- An agreement made in the U.S. Congress which allowed Missouri to enter the Union as a state that permitted slavery, admitted Maine as a free state, and prohibited slavery in all Western territories situated above Missouri's southern border. This compromise initiated the long-running sectional conflict over the expansion of slavery, which culminated in the Civil War. It was later nullified by the Kansas-Nebraska Act in 1854 and deemed unconstitutional by the Dred Scott ruling in 1857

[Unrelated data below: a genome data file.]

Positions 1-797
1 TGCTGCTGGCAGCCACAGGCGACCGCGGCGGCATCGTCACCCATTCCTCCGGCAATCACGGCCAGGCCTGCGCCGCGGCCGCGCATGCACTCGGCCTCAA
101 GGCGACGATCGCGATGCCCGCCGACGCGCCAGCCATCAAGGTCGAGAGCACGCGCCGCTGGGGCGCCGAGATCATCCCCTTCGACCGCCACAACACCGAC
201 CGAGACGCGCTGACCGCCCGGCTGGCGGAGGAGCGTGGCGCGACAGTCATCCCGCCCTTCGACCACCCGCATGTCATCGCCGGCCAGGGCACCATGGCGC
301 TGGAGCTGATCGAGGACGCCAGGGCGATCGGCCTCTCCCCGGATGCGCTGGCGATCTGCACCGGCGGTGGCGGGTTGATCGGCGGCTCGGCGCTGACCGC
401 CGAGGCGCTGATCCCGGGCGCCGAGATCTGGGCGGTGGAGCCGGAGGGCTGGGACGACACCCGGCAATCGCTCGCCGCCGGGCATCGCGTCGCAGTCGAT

- The Missouri Compromise played a crucial role in the balance of free and slave states in the US during the early 19th century.
- The Kansas-Nebraska Act, passed in 1854, led to the repeal of the Missouri Compromise.
- The legal standing of the Missouri Compromise was ultimately challenged in the controversial Dred Scott decision.